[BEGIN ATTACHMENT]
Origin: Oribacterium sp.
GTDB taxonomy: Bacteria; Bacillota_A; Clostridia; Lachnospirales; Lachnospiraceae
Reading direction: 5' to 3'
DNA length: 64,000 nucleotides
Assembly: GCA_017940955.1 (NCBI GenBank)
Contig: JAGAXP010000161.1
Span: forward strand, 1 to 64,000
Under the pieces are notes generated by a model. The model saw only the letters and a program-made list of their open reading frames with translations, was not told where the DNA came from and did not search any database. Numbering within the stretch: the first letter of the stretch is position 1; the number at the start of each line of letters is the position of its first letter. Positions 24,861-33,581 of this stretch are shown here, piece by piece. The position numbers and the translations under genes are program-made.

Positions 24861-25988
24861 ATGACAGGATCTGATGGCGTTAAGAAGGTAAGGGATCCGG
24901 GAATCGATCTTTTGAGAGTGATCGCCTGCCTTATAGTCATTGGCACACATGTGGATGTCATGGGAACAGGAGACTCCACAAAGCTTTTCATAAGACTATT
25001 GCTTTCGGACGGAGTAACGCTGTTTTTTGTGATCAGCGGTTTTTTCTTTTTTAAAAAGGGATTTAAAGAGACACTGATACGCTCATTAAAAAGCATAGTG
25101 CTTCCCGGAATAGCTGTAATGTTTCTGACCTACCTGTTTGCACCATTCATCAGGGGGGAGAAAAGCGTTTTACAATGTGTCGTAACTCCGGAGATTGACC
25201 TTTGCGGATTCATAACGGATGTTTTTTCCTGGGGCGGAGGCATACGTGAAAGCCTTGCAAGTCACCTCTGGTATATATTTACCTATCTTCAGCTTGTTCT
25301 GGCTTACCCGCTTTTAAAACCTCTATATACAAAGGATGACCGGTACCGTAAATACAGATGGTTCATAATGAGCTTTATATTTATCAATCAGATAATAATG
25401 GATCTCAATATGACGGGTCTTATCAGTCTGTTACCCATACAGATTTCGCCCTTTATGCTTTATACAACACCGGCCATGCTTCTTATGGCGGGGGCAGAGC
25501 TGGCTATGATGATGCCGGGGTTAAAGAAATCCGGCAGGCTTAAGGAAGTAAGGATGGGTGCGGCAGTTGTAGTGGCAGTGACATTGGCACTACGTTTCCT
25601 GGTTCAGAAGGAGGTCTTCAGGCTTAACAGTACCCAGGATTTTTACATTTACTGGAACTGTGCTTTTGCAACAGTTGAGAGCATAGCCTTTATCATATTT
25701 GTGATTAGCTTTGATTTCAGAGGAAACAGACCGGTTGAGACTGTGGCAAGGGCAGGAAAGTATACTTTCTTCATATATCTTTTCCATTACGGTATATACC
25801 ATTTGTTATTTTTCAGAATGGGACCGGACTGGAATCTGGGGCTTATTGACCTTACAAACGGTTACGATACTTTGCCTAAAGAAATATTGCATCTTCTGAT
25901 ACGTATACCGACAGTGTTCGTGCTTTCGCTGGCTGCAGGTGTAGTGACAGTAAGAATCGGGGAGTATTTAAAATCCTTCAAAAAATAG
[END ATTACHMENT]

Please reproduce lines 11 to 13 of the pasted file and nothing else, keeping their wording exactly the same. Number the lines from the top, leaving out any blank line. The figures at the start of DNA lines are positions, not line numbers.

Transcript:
24901 GAATCGATCTTTTGAGAGTGATCGCCTGCCTTATAGTCATTGGCACACATGTGGATGTCATGGGAACAGGAGACTCCACAAAGCTTTTCATAAGACTATT
25001 GCTTTCGGACGGAGTAACGCTGTTTTTTGTGATCAGCGGTTTTTTCTTTTTTAAAAAGGGATTTAAAGAGACACTGATACGCTCATTAAAAAGCATAGTG
25101 CTTCCCGGAATAGCTGTAATGTTTCTGACCTACCTGTTTGCACCATTCATCAGGGGGGAGAAAAGCGTTTTACAATGTGTCGTAACTCCGGAGATTGACC